While more experienced PR practitioners will be expected to be involved in regional or global assignments, times like these should be considered growth opportunities for junior members of the team; transitional periods give them the chance to step up and take on more challenging responsibilities, learning lessons along the way and picking up new skills in the process.

Meet the media

If you have been a resident of the region long enough, you will eventually realize that the culture of PR, especially here in the Middle East, is heavily focused on media relations. Any PR professional in the region will attest to the challenge of media coverage firsthand, especially when clients do not have compelling messaging in play.

Navigating the media landscape can be quite tricky and requires the right talent to be in place. All too often, friction between clients and agencies flares up around the question of coverage results, with clients expecting vast numbers of clippings when a certain news announcement is made. They often believe that the agency’s relationships with the media alone will help in generating coverage – a notion that is completely untrue, and a misrepresentation of what PR is and how we work.

While we do build good relationships with media, which definitely helps in starting conversations and opening doors, we are always careful not to cross a line that would compromise that professional relationship with a journalist. When you become acquainted with a journalist and interact with them frequently, it is only natural that you will become familiar with the kind of content they are looking for. A recurring challenge is plainly telling the client this: coverage has to be earned and is not something to be taken for granted. This means investing a substantial amount of time in formulating a communications strategy, building a compelling story, understanding what makes news and what the media are looking for in a story.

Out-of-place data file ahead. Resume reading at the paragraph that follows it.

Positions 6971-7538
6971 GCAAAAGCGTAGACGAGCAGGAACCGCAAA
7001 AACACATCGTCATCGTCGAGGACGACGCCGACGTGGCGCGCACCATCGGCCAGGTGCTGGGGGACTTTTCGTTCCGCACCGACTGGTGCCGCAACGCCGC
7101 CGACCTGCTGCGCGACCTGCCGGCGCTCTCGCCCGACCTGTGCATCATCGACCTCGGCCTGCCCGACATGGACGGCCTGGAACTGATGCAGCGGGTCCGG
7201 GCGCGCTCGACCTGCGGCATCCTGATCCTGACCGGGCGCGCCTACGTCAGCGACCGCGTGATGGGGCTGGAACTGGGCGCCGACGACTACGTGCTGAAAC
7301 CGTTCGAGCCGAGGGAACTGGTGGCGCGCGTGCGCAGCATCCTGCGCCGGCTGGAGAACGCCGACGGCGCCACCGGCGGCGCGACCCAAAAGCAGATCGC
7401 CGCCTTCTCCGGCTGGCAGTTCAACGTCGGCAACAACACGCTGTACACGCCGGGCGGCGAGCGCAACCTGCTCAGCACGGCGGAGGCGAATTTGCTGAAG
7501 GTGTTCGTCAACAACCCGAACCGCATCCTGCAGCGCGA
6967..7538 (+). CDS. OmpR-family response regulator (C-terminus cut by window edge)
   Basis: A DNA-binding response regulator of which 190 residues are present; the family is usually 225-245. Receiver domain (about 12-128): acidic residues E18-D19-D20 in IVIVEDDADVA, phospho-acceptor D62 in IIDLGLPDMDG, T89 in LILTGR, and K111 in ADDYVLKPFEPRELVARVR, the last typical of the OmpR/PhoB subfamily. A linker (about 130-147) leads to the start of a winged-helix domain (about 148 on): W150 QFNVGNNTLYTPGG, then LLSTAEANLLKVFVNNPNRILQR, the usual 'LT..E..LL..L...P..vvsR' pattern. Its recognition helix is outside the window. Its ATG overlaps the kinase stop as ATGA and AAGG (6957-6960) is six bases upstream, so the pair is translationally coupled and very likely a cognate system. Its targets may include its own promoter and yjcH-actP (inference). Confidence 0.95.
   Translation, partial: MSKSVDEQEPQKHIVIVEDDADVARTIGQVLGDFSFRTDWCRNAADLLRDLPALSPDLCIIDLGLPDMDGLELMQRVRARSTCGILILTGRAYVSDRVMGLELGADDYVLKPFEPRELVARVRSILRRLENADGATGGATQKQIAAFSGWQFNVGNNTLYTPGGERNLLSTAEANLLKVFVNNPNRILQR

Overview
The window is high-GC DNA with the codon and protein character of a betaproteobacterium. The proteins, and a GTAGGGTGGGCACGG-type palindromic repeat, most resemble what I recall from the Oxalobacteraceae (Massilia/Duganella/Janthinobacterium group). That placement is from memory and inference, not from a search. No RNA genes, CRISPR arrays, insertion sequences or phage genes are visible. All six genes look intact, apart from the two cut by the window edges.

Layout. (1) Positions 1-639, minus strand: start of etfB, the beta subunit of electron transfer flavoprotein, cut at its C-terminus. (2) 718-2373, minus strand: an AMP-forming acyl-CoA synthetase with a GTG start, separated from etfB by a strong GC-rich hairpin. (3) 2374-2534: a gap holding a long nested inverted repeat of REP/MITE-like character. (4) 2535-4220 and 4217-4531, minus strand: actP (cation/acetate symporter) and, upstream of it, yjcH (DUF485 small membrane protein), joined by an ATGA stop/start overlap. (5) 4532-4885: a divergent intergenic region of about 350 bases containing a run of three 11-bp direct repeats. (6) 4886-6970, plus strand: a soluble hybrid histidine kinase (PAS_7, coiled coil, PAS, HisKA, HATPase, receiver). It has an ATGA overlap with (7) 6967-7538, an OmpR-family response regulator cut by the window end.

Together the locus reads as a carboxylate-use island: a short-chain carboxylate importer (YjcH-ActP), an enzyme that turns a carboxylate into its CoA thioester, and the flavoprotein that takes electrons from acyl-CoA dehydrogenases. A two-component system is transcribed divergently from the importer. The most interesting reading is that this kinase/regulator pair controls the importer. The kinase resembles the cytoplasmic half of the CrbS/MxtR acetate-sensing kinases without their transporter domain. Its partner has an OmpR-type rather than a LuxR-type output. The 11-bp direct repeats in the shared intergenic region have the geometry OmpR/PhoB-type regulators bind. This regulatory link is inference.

As mentioned before, in the wake of social media and ubiquitous connectivity, a crisis can occur anytime, anywhere – and it usually doesn’t take long for it to spiral out of control. Just skim through the headlines in any newspaper these days and you will see that this is true. It is always surprising for us to see how many companies do not have robust crisis plans in place, or even thought through the required processes and protocols, should the worst happen. The key lies in responding in time, anticipating events, containing the crisis and being absolutely transparent in communications with the public and affected stakeholders. We often find ourselves advising clients that are facing difficult issues – even crises – which need to be handled carefully in order to minimize reputational damage.

In such a situation, it is also often very surprising to see how, time and again, clients facing a crisis and public criticism are reluctant to stand up and be honest with the public about the issues they are facing and the steps they are taking to resolve an issue. Failure to be open and communicate transparently ends up reflecting badly on a brand.

Taking these points into consideration, I consider it a privilege to lead a team that have proven to be capable of actively engaging with clients and tackling these issues productively on numerous occasions – in a way that is sustainable for the business and doesn’t hamper our relationships with either clients or the media. While there certainly are challenges for a PR practitioner in the region, they make our day-to-day work even more exciting – and rewarding when we take them head-on and come out on top.